Independent Student Newspaper Since 1969

The Badger Herald

Independent Student Newspaper Since 1969

The Badger Herald

Independent Student Newspaper Since 1969

The Badger Herald


Quinton’s: Pushing 50

In yet another example of Madison?s stark intolerance of
alcohol consumption in the downtown area, the Alcohol License Review Committee
will soon consider whether to revoke the liquor license for Quinton?s Bar and
Deli, 319 W. Gorham St., at the urging of Capitol Neighborhoods, Inc.

If you weren?t familiar with Madison?s tyrannical tendency
to try to stomp out alcohol consumption and taverns in the downtown area, you
might assume the worst about Quinton?s. After all, losing a liquor license ?
for any period of time ? could very well put an establishment out of business,
and who would want that? You?d think they must have a poor habit of attracting
violent crowds and putting the public safety at risk. Or, perhaps more
innocuously, maybe you?d assume they put little effort toward verifying the age
of the drinkers they serve.

But, no. This is Madison, after all ? the same city that
last year passed a counterproductive, anti-business resolution banning any new
bars or liquor stores from setting up shop in the downtown area.


Quinton?s crime? Their liquor license mandates the majority
of their business transactions to be of the nonalcoholic variety and, over the
past six months, alcoholic beverages amounted to 50.82 percent of their total
sales. Oh, the humanity!

To be fair, it is indisputable that Quinton?s violated the
letter of the law. But in cases like these, is it not the spirit of the law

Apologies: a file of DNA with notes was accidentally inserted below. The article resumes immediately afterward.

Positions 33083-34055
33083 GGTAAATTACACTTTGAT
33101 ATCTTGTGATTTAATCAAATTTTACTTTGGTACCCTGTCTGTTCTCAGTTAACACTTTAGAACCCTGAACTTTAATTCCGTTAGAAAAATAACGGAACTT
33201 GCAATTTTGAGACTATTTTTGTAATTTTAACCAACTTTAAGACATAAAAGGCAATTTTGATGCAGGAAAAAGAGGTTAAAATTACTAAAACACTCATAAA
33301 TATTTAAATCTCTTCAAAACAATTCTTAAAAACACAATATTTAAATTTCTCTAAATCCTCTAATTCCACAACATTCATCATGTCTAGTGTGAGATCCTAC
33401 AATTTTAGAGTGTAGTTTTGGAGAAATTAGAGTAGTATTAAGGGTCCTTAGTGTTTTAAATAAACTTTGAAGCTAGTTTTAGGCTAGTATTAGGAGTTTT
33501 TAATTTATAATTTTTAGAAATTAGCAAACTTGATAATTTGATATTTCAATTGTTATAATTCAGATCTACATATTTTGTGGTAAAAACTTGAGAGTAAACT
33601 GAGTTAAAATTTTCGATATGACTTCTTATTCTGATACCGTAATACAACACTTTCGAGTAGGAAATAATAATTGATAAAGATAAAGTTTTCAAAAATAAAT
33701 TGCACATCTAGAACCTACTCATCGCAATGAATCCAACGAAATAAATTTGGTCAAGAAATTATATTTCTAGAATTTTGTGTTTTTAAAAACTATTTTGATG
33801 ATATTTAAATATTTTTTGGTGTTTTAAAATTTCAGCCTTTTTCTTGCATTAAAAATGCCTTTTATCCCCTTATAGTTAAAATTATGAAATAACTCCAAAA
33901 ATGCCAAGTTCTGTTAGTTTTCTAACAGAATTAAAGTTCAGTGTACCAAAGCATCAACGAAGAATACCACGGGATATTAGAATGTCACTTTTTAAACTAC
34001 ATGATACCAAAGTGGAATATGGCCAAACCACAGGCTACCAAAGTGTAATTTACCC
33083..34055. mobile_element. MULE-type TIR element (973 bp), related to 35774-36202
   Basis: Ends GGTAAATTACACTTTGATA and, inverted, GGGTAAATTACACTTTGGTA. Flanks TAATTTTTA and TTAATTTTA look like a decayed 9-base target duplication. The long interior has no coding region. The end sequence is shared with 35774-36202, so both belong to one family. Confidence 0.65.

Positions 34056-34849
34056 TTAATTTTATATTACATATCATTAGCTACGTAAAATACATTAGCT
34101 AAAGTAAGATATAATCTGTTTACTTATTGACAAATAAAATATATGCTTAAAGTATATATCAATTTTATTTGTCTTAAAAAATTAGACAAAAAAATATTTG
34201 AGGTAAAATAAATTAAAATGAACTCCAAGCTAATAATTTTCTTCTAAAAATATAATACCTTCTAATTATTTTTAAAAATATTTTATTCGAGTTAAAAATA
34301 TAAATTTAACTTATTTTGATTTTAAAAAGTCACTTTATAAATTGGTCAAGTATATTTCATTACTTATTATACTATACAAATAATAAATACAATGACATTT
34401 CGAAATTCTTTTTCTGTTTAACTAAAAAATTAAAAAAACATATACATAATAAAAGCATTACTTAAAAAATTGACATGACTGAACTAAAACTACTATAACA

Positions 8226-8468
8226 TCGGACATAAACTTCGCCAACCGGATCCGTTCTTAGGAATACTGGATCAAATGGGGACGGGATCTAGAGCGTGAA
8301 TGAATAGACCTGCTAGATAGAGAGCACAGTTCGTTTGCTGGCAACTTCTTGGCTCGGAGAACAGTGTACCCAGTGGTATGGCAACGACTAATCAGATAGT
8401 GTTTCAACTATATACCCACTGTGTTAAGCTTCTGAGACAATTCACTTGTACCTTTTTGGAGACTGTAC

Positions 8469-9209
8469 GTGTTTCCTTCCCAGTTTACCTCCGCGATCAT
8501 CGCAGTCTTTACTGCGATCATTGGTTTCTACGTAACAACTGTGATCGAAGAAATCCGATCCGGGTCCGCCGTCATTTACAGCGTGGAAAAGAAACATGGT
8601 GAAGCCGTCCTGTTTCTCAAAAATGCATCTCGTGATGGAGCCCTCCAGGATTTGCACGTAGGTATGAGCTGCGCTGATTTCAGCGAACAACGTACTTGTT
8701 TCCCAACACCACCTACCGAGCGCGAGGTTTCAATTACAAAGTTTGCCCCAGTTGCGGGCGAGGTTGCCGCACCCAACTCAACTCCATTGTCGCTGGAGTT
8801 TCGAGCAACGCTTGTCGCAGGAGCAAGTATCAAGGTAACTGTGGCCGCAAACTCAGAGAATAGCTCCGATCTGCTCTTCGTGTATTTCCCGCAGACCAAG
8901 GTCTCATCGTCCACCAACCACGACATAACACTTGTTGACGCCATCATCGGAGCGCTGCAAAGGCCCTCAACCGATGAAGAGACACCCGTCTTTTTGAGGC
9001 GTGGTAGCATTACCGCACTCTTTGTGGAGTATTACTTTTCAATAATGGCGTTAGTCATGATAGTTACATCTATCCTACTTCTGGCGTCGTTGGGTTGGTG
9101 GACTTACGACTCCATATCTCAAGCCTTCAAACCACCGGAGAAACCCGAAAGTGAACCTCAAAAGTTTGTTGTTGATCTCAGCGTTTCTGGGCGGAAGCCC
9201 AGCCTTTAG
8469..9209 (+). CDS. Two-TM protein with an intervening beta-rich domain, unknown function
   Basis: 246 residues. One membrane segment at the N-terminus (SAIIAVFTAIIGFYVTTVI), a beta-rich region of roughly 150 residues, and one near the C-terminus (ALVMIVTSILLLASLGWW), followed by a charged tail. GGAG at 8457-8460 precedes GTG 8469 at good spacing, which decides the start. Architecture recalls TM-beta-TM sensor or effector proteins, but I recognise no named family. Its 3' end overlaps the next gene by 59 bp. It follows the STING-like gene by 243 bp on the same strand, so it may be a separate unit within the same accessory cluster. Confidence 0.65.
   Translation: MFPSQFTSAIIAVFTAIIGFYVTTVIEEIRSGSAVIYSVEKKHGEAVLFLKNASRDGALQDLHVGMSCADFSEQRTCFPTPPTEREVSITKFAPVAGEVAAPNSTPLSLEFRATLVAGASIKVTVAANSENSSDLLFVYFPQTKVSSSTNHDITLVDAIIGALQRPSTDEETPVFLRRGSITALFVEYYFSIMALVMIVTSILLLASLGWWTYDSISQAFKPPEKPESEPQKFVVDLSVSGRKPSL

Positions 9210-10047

that is more important? Surely, it would be an absurdity for a person to lose
his driver?s license when he drives 56 mph in a 55-mph zone. There is a certain
recognizance by traffic police that the line needs to be drawn somewhere, and
narrow violations of the boundary need not be prosecuted. Is that same sort of
judgment not applicable here?

What?s more, we firmly believe that if city leaders feel a
need to address the overconsumption of alcohol downtown, they should cut
responsible bar owners some slack just as they punish the owners who breed
trouble. If Quinton?s has been particularly problematic to the public quality
of life ? which doesn?t seem to be the case ? then bring that evidence to light
and use that as justification to consider the revocation of its liquor license.

In fact, it is clear to us that Quinton?s is striving to
obey the terms of its license, while still maximizing profits. That is no vice;
it?s what every business is trying to do, and the city should expect no less.
We?re sure that, in retrospect, Quinton?s wishes they had pushed those nachos a
little harder and fallen on the right side of 50 percent. But, even if they had
brought up the food sales a percentage point, it?s hard to see what that would
have done to placate any of the city?s underlying drinking concerns.

The obvious solution to this debacle would be for Quinton?s
and the ALRC to agree a full liquor license would be most appropriate.
Unfortunately, such a sensible resolution would actually be illegal given the
harebrained Alcohol Density Plan mentioned above. The sad truth is that, even if
Quinton?s somehow emerges from the vulturine claws of Madison?s City Council
with a liquor license intact, they?ll essentially be forced to continue pushing
the alcohol sales speedometer as close as possible to 50 percent, without ever
going over. What a waste.

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